9. Joe Muzy

    Pretty rare post war car. The online 6 was a song little engine but not a speed demon
    Got 3 other Studebakers and always do real well at car shows because they are different. Thinking about bidding on this even if it is an East coast car

  10. stillrunners stillrunners Member

    Of course you know I like it….and I think he will come off that price a little….hey it’s a convert !

  11. AlphaRoaming.com

    I would personally hold out for a ’50/’51 Bulletnose

    • Jon

      Does anybody know if either the 50 or 51 front clip would fit the 48…I like the 50, 51 nose but like the 48 from the cowl back….

      • Bill McCoskey

        46 to 52 are the same body, but Champions and Commanders are different front ends, so make sure the donor car is the correct series.

      • Jon

        Bill McCoskey,
        You mentioned that there are differences between the 46-52 model years, and that happens to be with the different series. So just out of curiosity, where do those differences come into play? And how many different series where there? Thanks.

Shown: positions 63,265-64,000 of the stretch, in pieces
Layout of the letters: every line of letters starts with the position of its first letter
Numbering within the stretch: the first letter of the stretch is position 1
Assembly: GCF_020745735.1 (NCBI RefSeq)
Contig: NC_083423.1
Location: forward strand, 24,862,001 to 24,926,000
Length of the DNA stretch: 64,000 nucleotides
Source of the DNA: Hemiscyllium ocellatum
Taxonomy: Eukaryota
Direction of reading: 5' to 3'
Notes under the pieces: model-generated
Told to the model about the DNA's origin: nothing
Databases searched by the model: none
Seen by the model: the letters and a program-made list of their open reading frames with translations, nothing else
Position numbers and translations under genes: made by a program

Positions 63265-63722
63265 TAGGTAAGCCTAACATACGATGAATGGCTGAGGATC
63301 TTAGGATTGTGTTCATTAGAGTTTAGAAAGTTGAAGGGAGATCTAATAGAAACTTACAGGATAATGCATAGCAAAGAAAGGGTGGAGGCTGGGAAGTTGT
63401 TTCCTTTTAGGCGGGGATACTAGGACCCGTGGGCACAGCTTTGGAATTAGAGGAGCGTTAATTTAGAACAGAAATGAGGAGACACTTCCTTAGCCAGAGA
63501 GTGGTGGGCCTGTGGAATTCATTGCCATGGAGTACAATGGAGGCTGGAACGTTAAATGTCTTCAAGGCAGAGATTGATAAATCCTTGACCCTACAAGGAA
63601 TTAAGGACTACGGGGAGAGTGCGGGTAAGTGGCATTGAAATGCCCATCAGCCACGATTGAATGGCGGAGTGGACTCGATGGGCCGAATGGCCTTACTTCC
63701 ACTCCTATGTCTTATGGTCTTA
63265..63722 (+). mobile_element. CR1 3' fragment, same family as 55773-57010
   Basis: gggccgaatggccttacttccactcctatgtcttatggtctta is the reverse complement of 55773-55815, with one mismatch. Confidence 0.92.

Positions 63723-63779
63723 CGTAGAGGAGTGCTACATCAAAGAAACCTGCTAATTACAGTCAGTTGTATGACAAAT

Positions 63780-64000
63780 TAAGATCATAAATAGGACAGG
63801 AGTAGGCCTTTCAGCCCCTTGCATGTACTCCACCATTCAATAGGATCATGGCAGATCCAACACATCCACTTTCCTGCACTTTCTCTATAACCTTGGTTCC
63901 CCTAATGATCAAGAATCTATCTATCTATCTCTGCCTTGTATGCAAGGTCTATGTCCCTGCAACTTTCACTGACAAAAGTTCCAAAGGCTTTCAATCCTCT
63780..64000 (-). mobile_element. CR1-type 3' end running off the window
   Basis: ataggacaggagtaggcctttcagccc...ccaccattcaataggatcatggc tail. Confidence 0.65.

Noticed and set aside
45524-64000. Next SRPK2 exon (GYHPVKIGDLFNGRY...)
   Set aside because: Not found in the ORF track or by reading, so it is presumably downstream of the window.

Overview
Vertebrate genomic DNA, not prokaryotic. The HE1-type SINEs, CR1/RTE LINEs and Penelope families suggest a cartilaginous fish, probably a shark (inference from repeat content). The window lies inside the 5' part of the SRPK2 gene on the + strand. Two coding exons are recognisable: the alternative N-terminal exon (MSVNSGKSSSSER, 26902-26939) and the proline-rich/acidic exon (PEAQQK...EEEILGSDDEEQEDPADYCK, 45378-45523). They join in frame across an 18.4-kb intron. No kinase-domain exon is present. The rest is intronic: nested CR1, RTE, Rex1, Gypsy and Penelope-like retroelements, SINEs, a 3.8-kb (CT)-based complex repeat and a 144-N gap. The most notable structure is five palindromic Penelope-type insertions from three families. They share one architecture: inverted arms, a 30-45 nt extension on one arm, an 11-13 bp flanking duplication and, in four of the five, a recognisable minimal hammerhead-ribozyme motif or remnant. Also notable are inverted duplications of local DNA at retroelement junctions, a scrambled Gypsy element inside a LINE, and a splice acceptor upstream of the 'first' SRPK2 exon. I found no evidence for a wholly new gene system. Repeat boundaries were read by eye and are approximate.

12. Chuck Foster Chuck F

    I’m thinking the 50-51 clip would fit, a buddy in NE IN had a 49 convert I always wanted to get and put a bullet nose clip on.

    • Jon

      Thanks Chuck F and Charlie….

  13. Charlie Member

    I have been wrong before, but there were Commanders and Land Cruisers which had a longer wheelbase, but the same engine, and I think the difference was all behind the firewall, so the ’47 – ’52’s were likely all the same forward of the firewall, although the front suspension of the ’51 and ’52 might have been beefed up for the bigger engine (a V8) that showed up in ’51.

  14. Joe Howell

    I was born in 1951 and brought home from the hospital in my granddad’s 1948 Commander. Guess that’s why I have warm spot for Studbusters. He told me that he tried it out once and it topped out at 85 mph. I got to go along with him when he traded it on a new 55 Chevrolet, a 210 with a six and three on the tree. That 55 was his favorite car of all time.